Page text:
Before Malcolm Gladwell signed copies of his newest book, David and Goliath: Underdogs, Misfits, and the Art of Battling Giants, for a gathered crowd at Floradale Mennonite Church, he spoke at a fundraiser there for the Woolwich Counselling Centre in nearby Elmira, which was founded by the author’s mother Joyce.
My fellow Canadian Mennonite writer, Aaron Epp, has launched his Year of Reading Biblically, offering public reflections on his private cover-to-cover reading of the Good Book.
I say, “Good on ya. I'm eager to read your comments.”
A week after torrential rain battered the Gaza Strip, people in the al Nafaq Street area of eastern Gaza City were still struggling to clean mud and debris out of their homes and businesses just before Christmas.
Twenty-four-year-old Andy Arthur remembers the April day in 2013 that a factory full of garment workers collapsed in Bangladesh.
Last year, a Mennonite Central Committee (MCC) Learning Tour group—including the author—visited Ethiopia and Uganda to get a grasp of MCC’s work and its effectiveness in the holy work of being the church as Jesus’ hands and feet in places of need.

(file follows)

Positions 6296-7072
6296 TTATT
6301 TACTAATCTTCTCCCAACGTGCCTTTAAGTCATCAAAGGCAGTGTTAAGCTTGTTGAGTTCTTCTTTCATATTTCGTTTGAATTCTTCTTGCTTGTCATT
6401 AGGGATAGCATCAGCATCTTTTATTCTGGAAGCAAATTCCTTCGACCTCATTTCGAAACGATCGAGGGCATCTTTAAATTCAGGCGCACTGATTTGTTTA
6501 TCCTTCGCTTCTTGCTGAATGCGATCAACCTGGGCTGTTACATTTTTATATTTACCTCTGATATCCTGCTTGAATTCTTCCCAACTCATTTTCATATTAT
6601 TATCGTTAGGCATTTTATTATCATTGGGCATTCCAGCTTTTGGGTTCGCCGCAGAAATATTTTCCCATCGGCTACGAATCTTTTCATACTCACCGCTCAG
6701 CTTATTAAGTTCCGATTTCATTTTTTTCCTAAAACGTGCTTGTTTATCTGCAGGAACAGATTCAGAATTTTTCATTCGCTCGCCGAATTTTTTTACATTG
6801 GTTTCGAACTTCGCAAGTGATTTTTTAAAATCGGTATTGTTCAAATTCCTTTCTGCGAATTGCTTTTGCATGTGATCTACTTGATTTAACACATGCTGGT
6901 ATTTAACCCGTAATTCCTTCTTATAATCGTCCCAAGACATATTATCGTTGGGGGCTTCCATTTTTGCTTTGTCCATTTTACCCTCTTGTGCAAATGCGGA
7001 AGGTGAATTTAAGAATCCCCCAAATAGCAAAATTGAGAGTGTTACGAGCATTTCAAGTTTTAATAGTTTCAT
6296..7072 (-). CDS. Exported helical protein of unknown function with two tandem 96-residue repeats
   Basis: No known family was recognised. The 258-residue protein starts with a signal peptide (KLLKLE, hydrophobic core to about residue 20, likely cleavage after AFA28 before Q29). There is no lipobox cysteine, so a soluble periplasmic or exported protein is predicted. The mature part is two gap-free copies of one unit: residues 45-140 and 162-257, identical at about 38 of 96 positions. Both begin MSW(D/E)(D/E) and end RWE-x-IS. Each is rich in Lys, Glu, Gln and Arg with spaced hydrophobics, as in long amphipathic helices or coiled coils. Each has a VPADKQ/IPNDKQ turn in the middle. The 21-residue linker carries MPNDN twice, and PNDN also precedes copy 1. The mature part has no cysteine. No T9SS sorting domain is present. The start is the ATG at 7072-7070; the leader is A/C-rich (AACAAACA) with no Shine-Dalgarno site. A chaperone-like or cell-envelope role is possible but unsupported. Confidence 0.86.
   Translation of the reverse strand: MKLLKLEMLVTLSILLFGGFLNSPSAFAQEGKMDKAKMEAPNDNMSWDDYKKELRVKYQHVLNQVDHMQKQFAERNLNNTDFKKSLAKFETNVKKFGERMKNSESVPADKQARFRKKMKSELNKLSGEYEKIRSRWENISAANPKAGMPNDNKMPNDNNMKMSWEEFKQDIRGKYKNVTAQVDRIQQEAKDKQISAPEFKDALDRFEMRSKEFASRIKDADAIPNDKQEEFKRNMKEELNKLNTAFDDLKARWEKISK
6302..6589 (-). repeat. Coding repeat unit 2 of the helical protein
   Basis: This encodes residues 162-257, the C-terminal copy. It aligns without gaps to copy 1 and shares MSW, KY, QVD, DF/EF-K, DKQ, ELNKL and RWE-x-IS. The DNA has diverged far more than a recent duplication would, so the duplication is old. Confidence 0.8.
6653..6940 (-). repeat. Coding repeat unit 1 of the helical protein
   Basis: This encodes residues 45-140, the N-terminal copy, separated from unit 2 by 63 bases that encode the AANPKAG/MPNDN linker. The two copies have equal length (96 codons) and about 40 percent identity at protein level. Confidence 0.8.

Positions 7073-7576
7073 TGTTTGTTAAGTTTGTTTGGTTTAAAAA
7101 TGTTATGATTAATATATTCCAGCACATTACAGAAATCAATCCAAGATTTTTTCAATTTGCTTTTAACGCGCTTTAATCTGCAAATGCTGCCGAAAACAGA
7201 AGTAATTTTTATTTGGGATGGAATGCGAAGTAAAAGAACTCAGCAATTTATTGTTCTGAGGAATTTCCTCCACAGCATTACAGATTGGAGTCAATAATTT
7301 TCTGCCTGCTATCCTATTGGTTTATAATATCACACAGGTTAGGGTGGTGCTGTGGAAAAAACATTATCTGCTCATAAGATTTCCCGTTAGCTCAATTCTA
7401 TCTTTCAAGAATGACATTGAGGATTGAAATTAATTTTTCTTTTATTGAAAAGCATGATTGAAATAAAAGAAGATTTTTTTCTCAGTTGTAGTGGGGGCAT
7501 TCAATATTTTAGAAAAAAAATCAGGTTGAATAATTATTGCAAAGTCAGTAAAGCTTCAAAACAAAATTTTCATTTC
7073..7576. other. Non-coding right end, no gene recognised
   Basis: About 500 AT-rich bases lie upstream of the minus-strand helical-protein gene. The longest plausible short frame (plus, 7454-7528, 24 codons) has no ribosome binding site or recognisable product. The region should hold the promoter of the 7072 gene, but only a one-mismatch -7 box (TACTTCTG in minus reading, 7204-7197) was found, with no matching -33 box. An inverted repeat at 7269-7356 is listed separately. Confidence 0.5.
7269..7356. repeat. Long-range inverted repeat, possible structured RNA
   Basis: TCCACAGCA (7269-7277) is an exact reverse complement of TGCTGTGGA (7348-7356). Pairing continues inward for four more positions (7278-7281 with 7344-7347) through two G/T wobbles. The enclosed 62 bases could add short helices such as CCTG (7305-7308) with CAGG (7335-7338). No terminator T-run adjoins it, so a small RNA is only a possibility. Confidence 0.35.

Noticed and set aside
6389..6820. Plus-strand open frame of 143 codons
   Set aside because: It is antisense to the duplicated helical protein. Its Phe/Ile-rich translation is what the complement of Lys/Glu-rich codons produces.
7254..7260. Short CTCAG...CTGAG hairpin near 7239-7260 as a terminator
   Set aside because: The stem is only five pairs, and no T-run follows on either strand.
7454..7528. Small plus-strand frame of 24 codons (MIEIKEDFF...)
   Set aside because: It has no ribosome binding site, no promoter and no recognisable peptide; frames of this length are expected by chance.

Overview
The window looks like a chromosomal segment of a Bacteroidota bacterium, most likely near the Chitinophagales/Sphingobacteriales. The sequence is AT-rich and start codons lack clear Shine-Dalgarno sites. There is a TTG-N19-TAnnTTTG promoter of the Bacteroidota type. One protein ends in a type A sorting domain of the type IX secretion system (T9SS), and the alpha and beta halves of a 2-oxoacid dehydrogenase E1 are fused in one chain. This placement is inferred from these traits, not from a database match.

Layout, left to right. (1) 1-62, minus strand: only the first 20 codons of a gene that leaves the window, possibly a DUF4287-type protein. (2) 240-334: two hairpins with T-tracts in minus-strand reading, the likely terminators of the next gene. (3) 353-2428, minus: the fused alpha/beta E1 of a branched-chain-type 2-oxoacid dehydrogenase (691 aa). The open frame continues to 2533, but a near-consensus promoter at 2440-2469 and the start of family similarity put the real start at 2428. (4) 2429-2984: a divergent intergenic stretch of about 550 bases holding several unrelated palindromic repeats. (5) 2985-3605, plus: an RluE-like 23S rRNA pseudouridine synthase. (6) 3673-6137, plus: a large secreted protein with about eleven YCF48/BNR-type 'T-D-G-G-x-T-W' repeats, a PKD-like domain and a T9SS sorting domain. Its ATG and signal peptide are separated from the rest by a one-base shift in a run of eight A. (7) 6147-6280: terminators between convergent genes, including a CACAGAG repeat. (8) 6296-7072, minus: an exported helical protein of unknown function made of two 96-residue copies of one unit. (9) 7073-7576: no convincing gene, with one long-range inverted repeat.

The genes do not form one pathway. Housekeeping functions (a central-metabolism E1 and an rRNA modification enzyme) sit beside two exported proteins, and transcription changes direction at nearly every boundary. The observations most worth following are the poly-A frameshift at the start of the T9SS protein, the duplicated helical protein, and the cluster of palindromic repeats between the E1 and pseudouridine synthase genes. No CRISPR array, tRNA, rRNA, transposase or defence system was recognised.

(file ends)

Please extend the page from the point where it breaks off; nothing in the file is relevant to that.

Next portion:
• “Oh my God! Oh my God!” gushed Sister Sophia meeting us as we disembarked from our bus.
Across Canada, generations of women have been walking together in faith. As early as 1786, when Mennonites first began arriving from Pennsylvania, up until today, Mennonite women have found a sense of belonging by sharing with and caring for each other.
Sometimes I find the relationship between church and business a little baffling. It seems that the business world is increasingly adopting Christian values and practices to run their organizations, including aspects of Christian spirituality. It appears that there is something about Christian practices that is good for business.